The option to represent lugs was initially added to BikeCAD so that certain paint schemes could be represented. For example, one might like to paint the lugs one colour and the tubes another.
Since aesthetics were the driving factor in adding lugs. The option to display lugs is found in the paint dialog box accessible from the icon.
There are two paint schemes that display lugs. The Lugs scheme uses the first of four frame colours for the tubes of the front triangle. The second colour is for the seat stays and chain stays. The third colour is for the bottom bracket lug and seat lug and the fourth colour is for the head tube lugs and rear dropouts.
The Lugs with Panel scheme uses a single colour for all the tubes of the frame. The second colour is for the panels on selected tubes. The third colour is for the trim on the edges of the panels and the fourth colour is for the lugs and rear dropouts.
You may not be able to capture every nuance of the contours of your lugs with the controls available. However, you can edit values of E, F, G and H to approximate the basic appearance of your lugs.
The angles of the lugs will always change to accommodate the geometry of your particular frame design. Similarly, lug diameters will change automatically with changes in tube diameters.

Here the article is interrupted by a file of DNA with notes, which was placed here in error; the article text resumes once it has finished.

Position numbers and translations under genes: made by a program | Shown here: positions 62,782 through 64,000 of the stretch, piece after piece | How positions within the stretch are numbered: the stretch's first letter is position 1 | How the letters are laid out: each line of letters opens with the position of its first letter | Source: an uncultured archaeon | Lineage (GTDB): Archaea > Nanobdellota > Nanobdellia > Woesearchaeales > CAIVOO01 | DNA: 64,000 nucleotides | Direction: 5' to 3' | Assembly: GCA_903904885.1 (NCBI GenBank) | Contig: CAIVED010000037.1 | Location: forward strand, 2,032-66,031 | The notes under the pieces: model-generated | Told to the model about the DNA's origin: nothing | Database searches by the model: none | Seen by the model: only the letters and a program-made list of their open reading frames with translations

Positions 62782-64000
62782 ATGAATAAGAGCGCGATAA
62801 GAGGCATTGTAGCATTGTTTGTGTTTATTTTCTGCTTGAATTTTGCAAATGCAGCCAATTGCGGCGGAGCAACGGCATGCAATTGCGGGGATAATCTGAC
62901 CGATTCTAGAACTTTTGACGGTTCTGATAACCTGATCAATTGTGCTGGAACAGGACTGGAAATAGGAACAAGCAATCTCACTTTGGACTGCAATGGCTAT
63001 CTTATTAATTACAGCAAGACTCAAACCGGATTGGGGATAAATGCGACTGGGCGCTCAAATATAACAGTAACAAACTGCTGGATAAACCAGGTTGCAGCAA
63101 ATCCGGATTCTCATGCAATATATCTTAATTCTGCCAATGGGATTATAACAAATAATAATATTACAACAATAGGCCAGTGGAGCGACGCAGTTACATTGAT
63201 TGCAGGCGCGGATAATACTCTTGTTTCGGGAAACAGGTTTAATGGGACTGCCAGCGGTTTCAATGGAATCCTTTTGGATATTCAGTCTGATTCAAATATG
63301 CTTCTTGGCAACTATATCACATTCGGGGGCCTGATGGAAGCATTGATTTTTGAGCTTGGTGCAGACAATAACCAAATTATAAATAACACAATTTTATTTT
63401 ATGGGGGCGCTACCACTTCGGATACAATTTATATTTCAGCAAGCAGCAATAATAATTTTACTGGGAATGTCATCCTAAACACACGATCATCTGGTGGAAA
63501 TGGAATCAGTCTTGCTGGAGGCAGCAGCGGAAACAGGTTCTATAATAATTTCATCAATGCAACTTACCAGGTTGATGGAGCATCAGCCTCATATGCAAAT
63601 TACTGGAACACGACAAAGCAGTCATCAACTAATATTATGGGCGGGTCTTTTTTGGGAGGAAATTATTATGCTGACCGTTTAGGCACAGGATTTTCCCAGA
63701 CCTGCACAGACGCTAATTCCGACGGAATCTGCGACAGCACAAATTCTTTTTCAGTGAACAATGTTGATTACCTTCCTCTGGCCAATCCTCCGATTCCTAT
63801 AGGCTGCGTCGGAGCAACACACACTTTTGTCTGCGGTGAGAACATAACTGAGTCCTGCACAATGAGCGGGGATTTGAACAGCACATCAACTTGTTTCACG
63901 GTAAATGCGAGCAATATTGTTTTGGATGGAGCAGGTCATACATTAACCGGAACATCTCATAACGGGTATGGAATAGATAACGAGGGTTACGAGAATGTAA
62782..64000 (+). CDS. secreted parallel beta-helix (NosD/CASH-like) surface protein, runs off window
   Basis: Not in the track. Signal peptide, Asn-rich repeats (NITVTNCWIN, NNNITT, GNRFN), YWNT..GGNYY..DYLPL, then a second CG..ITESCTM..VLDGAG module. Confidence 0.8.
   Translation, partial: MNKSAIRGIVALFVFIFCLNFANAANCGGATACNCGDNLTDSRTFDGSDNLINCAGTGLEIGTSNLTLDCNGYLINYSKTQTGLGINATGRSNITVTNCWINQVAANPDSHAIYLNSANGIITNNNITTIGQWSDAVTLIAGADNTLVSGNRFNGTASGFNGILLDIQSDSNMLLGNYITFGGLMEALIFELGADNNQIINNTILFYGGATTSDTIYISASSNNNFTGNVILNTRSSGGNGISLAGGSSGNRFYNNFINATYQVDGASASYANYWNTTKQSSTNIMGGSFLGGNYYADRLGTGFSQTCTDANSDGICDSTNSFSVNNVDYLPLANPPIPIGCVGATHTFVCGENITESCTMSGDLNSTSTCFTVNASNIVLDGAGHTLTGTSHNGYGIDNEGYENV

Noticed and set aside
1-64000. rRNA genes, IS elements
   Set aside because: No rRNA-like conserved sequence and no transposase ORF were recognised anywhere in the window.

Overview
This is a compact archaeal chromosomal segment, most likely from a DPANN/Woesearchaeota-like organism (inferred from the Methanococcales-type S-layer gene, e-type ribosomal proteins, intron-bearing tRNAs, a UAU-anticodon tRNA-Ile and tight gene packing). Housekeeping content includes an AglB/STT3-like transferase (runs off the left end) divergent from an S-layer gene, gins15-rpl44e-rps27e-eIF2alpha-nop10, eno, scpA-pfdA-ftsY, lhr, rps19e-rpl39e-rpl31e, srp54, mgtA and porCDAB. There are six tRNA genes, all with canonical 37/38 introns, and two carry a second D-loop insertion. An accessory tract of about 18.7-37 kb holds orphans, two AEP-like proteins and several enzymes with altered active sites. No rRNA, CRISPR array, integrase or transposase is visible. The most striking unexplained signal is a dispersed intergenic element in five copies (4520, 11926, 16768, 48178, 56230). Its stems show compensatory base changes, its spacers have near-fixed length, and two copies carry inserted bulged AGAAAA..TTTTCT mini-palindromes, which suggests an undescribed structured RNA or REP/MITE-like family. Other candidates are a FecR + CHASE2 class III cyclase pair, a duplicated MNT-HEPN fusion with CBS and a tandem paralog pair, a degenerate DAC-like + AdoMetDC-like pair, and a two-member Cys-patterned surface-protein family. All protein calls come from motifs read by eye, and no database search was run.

When building a TIG welded frame, it is common to define the attachment of the down tube to the head tube by the distance the head tube extends below the bottom edge of the down tube mitre. Meanwhile, lugs are often sold with a published value for the down tube / head tube intersection point measured along the head tube centre line. Be aware that you can toggle between these two alternate dimensioning schemes in the Primary dimensions dialog box. When one of these dimensioning schemes is selected, that dimension will remain constant while its counterpart may change with other changes in frame geometry. In this exaggerated example, note how the 13mm dimension will remain constant as the bottom bracket is raised. Meanwhile, if we switch dimensioning modes, and raise the bottom bracket again, it is the 49mm dimension that remains constant.
For more on designing a frame for lugged construction, see Lug Angles (Building a frame to suit predefined lug angles).